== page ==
Nvidia’s GRID vGPU technology is natively supported in XenDesktop, so let me show you how this feature works and some tips that go along with it.
Citrix XenDesktop’s support for GPU virtualization allows virtual desktop users to run graphics-heavy applications with fantastic performance, gone are the days when your vdi is limited to mediocre graphics.
Citrix added the capability for XenServer 6.2 SP1 to virtualize the Nvidia GRID K1 and K2 graphics processing unit (GPU) boards. These virtual GPUs (vGPUs) are accessible by the XenDesktop 7.1 7.5 and 7.6 desktop and server OS.
Graphics applications have historically been a major headache or showstopper in virtual desktop adoption. CAD software like AutoDesk and AutoCAD, for example, can bring a Citrix XenDesktop VM and even its host server to their knees. As a result, Citrix admins have had to drastically tune down the quality of the graphics data in these types of applications. This translates to an inferior experience for the end user. Nvidia’s GRID vGPU technology puts VDI back in the game with powerful 3D graphics.
It had also become best practice for admins to disable the eye-candy elements of Windows. These range from displaying thumbnails in Explorer; menu fade-in, fade-out effects; Aero glass, or transparency, effects on the taskbar and windows; and things like Aero peek, which displays a thumbnail of a running application. With a vGPU available, which can be as little as one-eighth of a K1 board’s four GPUs, the user gets enough of a boost to make this kind of tuning less critical. The end result is a virtual desktop that is much more like a physical desktop in look and feel.
Installing the GRID vGPU feature
Nvidia certifies the GRID cards on a relatively small set of servers, and the GRID vGPU feature is available only on the XenServer hypervisor — specifically XenServer 6.2 with SP1 applied, and XenServer 6.5. UPDATE – Recently also available on VMware Vsphere 6.0. Once the GRID cards have been physically installed in the XenServer host, the Nvidia vGPU GRID Manager driver (available on the Nvidia website) needs to be installed next. This provides XenServer with a paravirtualized driver for the GPU.
In XenCenter, XenServer’s GUI management console, the GPU tab will display the available GPUs.
To split or not split the GPU
Citrix gives the admin the flexibility to use a full GPU for workloads that require the best performance or to slice up the GPU into smaller shareable vGPUs.
There are a few options that can be set on the server level:
Placement policy. This determines how each GPU will be assigned by the server to virtual machines (VMs). The choice is whether to keep as many vGPUs together as possible on the same GPU (maximum density) or to keep vGPUs on separate GPUs when possible (maximum performance).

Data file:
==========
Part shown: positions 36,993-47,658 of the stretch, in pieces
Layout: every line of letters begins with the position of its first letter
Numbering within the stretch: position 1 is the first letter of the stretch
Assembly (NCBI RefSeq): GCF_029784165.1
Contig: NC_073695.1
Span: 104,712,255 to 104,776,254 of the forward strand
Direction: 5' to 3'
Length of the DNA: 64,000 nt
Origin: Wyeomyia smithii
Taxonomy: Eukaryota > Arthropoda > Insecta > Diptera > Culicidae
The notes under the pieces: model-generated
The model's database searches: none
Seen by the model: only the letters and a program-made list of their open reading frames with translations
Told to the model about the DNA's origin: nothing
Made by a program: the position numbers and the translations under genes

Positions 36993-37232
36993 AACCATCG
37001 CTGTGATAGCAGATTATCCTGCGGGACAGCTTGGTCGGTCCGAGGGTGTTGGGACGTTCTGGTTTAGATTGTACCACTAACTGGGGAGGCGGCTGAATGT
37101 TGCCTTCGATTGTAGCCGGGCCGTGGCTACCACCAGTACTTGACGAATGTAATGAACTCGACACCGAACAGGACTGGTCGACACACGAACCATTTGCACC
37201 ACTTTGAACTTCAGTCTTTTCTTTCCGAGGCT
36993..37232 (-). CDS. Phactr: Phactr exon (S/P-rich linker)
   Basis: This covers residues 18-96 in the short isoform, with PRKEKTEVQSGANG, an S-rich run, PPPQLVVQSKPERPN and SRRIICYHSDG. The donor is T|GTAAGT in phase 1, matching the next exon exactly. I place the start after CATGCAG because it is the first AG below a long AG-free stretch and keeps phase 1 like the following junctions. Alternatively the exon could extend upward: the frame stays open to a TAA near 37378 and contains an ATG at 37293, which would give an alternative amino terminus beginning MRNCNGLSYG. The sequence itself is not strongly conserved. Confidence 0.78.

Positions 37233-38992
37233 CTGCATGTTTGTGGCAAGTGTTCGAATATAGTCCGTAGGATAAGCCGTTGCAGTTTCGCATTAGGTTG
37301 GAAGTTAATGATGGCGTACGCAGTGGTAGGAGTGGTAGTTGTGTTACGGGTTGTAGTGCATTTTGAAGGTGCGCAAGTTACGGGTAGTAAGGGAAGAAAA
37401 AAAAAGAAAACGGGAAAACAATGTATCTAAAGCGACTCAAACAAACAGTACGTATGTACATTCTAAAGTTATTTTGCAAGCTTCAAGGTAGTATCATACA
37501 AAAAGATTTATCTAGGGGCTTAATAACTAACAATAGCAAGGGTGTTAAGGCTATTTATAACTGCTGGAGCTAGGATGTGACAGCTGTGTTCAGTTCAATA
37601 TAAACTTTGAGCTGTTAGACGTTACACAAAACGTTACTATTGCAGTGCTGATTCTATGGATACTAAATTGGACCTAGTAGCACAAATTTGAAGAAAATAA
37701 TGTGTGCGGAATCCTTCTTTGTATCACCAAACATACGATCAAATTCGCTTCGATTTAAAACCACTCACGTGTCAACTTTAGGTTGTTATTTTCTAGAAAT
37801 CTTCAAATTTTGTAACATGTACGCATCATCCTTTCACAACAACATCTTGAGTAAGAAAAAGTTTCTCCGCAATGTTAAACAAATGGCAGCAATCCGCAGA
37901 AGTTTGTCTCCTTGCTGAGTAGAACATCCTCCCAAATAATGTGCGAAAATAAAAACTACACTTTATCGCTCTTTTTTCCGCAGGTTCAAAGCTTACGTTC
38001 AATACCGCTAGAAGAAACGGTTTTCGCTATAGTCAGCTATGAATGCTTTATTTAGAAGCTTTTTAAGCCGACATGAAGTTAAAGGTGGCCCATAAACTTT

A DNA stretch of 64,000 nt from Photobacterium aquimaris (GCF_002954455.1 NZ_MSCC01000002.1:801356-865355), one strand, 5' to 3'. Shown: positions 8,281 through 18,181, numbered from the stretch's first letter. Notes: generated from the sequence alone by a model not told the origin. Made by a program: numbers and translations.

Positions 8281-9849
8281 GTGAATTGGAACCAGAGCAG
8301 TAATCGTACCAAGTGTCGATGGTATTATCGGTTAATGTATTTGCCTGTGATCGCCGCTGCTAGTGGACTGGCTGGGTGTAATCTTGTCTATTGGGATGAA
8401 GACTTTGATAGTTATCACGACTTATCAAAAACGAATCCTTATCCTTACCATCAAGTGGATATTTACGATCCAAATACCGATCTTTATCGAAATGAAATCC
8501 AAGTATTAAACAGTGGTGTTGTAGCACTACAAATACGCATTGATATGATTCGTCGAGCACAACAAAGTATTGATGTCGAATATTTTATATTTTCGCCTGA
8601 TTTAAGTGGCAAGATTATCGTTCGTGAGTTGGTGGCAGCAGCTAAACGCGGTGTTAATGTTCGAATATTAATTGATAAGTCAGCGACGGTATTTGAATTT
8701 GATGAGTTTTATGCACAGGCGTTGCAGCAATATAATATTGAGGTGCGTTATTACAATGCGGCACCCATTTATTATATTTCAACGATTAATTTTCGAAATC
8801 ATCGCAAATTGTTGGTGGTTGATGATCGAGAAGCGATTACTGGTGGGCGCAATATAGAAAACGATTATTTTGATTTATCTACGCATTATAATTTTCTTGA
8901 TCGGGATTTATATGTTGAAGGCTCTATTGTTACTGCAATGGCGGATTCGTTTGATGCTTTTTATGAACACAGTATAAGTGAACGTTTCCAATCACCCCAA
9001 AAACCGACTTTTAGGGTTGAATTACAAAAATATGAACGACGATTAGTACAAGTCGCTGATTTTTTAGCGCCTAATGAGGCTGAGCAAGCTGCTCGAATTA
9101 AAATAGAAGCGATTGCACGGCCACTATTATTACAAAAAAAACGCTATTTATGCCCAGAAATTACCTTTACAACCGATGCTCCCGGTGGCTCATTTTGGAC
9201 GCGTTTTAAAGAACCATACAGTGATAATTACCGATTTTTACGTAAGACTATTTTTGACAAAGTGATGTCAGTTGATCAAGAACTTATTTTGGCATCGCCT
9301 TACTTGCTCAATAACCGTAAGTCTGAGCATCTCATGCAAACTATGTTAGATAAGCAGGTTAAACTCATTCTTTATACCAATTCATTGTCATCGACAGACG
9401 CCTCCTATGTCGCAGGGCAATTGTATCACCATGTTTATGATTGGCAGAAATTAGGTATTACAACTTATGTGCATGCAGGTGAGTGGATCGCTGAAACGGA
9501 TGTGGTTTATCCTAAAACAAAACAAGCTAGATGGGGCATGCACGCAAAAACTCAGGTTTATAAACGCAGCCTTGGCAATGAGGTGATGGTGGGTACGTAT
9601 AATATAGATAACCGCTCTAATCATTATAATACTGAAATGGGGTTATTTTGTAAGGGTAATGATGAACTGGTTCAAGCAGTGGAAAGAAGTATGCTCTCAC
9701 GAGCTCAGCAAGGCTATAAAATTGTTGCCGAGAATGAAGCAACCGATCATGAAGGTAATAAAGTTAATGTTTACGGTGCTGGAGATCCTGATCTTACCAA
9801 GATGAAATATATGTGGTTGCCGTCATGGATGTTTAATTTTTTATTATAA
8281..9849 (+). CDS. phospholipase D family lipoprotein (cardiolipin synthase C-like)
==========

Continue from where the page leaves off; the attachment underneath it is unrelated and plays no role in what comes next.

Allowed vGPU types. A GRID GPU has several types available to the VM.
- Pass-through whole GPU: Provides the best performance with no sharing of the GPU
- GRID K260Q: Two users per GPU, 1920 MB of video memory allowing as many as four displays at 2560×1600 resolution
- GRID K240Q: Four users per GPU, 960 MB of video memory allowing as many as two displays at 2560×1600 resolution
- GRID K200: Eight users per GPU, 256 MB of video memory allowing up to two displays at 1920×1200 resolution
An admin can restrict the types of vGPUs that the system can use. Note that for server OS-based XenDesktop VMs (XenApp), only the GPU pass-through type is supported. (Now supported in windows 2012r2)
Getting our hand dirty! Creating the master image and configuring XenDesktop
In XenServer, a master-image VM template is created for use by XenDesktop to create or provision new desktops. You can assign a GPU from the allowed list to the VM.
Remember, for Windows to recognize the GPU, the Nvidia GRID display driver for the OS needs to be installed. The XenDesktop Virtual Delivery Agent (VDA) also needs to be installed on the VM. You should enable the HDX3-D Pro option to allow the HDX protocol to recognize the availability of the GPU.
Lastly, we need to configure XenDesktop to support the GPU. XenDesktop will need a Connection and Resource record for the newly vGPU-enabled XenServer. When you create this new pool, XenDesktop asks whether you want to use graphics virtualization, and you can set the type of vGPU desired. This should match what the vGPU was set to when you created the master VM.
The usual process of creating a XenDesktop Machine Catalog and Delivery Group then goes along. XenDesktop validates that the Machine Catalog can use the master image VM that you created earlier by matching GPU types in the Connection and Resource record.
By allowing an expensive GPU to be shared allows XenDesktop to be a more practical solution for even the highest-performance use cases. Plus, you can quickly adjust a desktop VM configuration, adding appropriate levels of CPU, RAM and graphics capability to match the job.